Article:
Ancient Greek deities force Kirk and Spock on an odyssey of peril! — "What Fools These Mortals Be.." was a Star Trek comic book story published by Gold Key Comics in 1978, the 53rd issue of their TOS series. It was the thirteenth comic drawn by Alden McWilliams and the fifth written by George Kashdan. In this story, the USS Enterprise encounters Zeus and other Greek gods from Mount Olympus.
- 1 Publisher's description
- 2 Summary
- 3 References
- 4 Appendices
- Teaser page
- Lured to a strange world by unknown forces, the Enterprise crew soon find themselves enslaved by an unseen, irresistible power! But only a trip through a gauntlet of terror will provide the final, shocking answer to the nature of their immortal captors!
- Captain’s Log, star date 2901.1
- We have diverted toward the border of the Perseus Arm, in response to an S.O.S. from the starship Pathfinder!
After saving the Pathfinder from three Klingon battlecruisers, James T. Kirk ordered the Enterprise back to its regular patrol sector. As they passed an unnamed planetoid, an unusual lethargy came over most of the crew. Kirk, Spock and Leonard McCoy beamed down to investigate, where they soon fought humanoid cannibals. When they were suddenly confronted by the mythological cyclops, Spock's suspicions were confirmed: they were reliving the adventures of Ulysses after the Trojan War on Earth from thousands of years ago, as written in Homer's Odyssey.
- Captain's log, star date 2901.3
- A fissure, similar to a dimensional warp, has occurred in the atmosphere, revealing a place that is quite familiar to anyone who has read the Greek mythologies of Planet Earth!
As Mount Olympus appeared through the clouds, the landing party was taunted by Zeus, Hermes, Pan and other mythical Greek gods, then struck by gale-force winds from Aeolus. After dispersing the wind with phasers set on wide field, they fled to a Homeric ship alongside a river, then encountered hypnotic Sirens and a whirlpool created by Scylla and Charybdis.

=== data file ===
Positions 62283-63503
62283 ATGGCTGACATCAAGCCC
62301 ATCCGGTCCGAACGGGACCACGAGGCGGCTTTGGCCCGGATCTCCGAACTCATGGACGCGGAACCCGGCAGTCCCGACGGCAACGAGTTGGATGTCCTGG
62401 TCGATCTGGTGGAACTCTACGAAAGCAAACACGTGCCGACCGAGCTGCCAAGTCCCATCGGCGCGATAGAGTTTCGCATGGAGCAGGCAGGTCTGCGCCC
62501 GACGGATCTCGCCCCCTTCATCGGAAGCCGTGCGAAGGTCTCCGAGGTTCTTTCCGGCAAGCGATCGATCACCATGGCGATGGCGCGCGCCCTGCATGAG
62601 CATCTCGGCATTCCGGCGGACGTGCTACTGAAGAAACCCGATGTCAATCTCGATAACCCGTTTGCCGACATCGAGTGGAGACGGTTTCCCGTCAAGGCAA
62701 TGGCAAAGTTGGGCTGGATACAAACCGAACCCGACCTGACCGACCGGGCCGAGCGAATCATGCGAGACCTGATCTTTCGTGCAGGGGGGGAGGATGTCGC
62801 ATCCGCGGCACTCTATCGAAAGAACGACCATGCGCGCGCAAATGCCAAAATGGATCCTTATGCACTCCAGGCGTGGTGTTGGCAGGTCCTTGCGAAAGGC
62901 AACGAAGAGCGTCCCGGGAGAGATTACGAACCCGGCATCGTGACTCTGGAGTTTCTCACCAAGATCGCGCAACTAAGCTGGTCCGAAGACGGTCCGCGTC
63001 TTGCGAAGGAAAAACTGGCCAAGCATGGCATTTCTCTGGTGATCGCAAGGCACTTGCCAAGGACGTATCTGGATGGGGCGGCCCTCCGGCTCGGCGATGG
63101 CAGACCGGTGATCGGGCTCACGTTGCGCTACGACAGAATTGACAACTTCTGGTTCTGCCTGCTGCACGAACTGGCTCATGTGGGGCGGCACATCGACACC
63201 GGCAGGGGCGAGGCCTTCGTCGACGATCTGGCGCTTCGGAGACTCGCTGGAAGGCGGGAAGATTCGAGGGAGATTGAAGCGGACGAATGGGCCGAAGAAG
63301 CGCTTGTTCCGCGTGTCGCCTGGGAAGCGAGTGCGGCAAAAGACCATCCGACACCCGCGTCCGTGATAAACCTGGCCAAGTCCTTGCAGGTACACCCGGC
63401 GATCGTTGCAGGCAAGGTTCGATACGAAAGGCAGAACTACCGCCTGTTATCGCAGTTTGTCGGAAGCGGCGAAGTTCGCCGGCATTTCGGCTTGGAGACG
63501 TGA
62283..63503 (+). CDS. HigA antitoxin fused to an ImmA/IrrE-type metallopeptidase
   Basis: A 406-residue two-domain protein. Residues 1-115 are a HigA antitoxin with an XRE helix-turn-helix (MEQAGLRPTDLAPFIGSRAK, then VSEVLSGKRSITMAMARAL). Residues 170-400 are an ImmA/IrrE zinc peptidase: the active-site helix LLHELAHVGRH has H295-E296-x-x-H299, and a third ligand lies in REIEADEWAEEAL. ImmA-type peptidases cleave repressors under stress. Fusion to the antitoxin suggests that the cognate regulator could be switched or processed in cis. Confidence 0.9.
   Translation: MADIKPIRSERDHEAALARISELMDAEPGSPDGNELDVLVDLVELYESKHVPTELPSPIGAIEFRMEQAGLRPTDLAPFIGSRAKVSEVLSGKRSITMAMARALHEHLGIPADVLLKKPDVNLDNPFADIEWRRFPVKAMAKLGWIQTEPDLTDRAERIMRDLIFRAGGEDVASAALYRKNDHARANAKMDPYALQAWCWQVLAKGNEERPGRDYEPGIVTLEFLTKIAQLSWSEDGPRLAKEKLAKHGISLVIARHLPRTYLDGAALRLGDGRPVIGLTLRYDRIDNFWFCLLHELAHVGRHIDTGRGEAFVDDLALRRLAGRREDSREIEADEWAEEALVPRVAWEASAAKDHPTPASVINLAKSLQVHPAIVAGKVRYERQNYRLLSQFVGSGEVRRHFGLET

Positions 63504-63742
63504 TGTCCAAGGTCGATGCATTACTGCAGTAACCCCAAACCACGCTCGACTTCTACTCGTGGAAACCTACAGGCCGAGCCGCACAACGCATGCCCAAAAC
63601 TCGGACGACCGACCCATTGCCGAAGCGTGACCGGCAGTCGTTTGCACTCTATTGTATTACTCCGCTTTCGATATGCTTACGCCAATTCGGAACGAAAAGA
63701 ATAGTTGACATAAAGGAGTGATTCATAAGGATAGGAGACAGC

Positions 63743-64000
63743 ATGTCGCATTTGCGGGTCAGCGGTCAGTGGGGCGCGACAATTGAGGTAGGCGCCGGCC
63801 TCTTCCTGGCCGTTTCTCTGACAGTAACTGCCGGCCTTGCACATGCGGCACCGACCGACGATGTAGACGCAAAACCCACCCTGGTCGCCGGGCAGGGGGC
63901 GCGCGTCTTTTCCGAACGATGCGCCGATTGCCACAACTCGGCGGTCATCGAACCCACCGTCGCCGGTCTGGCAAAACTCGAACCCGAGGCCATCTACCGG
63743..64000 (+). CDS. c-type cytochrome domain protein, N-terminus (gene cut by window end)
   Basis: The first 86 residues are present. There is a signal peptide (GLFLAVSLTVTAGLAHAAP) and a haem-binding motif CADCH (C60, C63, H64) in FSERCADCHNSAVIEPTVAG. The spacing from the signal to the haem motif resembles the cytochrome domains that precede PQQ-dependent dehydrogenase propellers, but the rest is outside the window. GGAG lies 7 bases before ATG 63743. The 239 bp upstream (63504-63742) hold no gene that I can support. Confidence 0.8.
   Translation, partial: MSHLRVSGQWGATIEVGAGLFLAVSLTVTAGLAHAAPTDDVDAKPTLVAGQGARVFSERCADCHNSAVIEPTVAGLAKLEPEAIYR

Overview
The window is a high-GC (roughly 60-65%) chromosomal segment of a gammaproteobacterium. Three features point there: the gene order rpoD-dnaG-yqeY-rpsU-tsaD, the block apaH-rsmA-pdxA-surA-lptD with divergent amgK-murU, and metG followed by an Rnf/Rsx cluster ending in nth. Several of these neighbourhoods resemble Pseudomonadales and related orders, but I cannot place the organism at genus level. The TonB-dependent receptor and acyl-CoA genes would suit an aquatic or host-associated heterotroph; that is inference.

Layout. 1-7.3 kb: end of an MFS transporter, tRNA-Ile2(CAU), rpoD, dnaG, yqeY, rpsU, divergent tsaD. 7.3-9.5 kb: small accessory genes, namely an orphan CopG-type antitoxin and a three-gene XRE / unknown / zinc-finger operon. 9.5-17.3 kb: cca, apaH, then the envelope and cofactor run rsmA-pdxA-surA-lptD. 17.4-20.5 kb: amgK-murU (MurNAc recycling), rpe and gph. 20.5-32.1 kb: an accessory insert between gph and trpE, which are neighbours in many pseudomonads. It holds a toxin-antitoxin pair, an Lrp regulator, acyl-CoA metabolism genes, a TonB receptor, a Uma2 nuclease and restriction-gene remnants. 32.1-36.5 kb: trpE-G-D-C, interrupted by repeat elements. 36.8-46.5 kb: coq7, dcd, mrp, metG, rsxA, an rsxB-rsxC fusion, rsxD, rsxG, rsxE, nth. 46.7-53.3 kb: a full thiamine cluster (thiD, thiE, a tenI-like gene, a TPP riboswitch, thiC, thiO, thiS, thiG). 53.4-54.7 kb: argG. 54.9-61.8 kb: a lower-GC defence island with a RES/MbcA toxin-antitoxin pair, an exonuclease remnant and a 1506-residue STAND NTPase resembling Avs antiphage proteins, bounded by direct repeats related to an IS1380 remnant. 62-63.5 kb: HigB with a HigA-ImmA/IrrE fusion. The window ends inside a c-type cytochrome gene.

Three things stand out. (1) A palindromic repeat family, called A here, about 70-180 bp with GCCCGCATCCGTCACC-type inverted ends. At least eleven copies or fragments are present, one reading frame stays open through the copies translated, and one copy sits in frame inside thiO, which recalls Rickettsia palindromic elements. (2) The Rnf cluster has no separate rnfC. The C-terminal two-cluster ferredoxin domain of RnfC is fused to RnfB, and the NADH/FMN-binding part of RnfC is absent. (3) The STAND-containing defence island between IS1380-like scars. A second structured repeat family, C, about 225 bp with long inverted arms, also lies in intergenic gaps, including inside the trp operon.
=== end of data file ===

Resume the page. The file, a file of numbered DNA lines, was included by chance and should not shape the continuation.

Eventually the wooden ship docked alongside an inhabited Greek-styled city. Zeus reappeared, bragging about his influence over the civilization. Kirk balked at what the gods were doing, as it violated the principle of the Prime Directive. Zeus shot lightning bolts at him, and Kirk retaliated by having the Enterprise fire the ship's phasers at Zeus' feet, which made the city's inhabitants laugh. Insulted, Zeus turned his back on them all, telling his fellow gods that they were leaving, never to return.
- Aeolus • Charybdis • Pavel Chekov • Cyclops • Hermes • James T. Kirk • Leonard McCoy • Pan • Montgomery Scott • Scylla • Spock • Hikaru Sulu • Nyota Uhura • Zeus • unnamed Beings
- Referenced only
- devil • Homer • Sirens • Ulysses
Starships and vehicles
- boat • USS Enterprise • USS Pathfinder (Constitution-class heavy cruisers) • Homeric ship • unnamed D7 class starships
- Perseus Arm (planetoid) • Mount Olympus
- Referenced only
- Earth (Ancient Greece • Land of the Lotus Eaters)
Races and cultures
States and organizations
Science and technology
- atmosphere • boomerang • dimensional warp • deflector shield • equilibrator • hypnosis • medical tricorder • medikit • phaser • photon torpedo • planetoid • protoplaster • shield • spear • tractor beam • transporter
Ranks and titles
- alert status (battle stations) • animal • Articles of the Federation • atmosphere • beard • bird • brain • bridge • cannibal • city • civilization • dance • earthquake • evolution • helmet • lifeform • light-year • meat • minute • mountain • mushroom • music • mutiny • mythology • Odyssey • orbit • vegetation • Prime Directive • reptile • sciences division • second • sector • shipwreck • SOS • stun • thousands of years ago • thunderbolt • transporter room • tree • Trojan War • warp factor (warp five) • whirlpool • year
- The title came from a line in Act 3, Scene 2 of “A Midsummer Night's Dream” by William Shakespeare. (A Midsummer Night's Dream article at Wikipedia, the free encyclopedia.)